Russia said it would limit military activity near the cities of Kyiv and Chernihiv. The withdrawal of Russia’s month-long invasion could ease some of the disruptions in world grain markets caused by the war.
Have they dropped too much?
Wheat futures contracts fell as much as 8% to $9.72 a bushel, falling below $10 for the first time since the start of the month. Later, wheat erased some of these losses and closed the trading session at USD 10.1425 per bushel. Corn extended its decline, falling as much as 4.7% to $7.1350 per bushel, a four-week low, before settling at $7.2625.
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The declines could offer some relief for global food inflation, which is accelerating at a breakneck pace. Still, futures remain at historically high levels and analysts warned that the announcement may not be a quick fix for exports. Ukrainian ports have been closed since the outbreak of war in late February, hampering maritime trade.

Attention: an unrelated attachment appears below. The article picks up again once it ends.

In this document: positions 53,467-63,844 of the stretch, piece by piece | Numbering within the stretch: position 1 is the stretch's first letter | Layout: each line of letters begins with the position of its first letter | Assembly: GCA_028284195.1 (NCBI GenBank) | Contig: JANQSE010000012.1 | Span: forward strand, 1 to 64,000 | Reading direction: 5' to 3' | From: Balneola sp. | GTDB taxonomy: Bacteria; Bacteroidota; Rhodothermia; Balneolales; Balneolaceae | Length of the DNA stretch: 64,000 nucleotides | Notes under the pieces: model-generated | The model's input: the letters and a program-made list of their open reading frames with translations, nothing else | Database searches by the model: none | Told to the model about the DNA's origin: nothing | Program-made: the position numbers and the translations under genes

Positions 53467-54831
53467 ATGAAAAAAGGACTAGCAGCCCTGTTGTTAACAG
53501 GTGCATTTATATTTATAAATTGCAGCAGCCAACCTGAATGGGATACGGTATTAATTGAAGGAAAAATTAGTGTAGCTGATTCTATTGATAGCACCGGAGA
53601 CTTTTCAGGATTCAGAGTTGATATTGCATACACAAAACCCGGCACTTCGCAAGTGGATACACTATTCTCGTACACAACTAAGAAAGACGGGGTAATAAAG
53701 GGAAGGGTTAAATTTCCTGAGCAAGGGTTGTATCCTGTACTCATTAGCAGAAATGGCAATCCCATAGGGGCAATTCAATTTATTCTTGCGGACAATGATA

Terry Reilly, chief commodities analyst at Futures International LLC in Chicago, sees one problem. Although peace talks are ongoing, there are still a number of hurdles to overcome for Black Sea exports to start improving. That includes the lifting of sanctions on Russia and the resumption of shipping from Ukraine.
Important data is expected on Thursday
Traders are also awaiting key U.S. reports due Thursday that include details on spring planting intentions and quarterly grain stocks. The data will provide the first indication of how farmers are responding to rising input costs as well as growing demand for alternative crops in the wake of the war in Europe.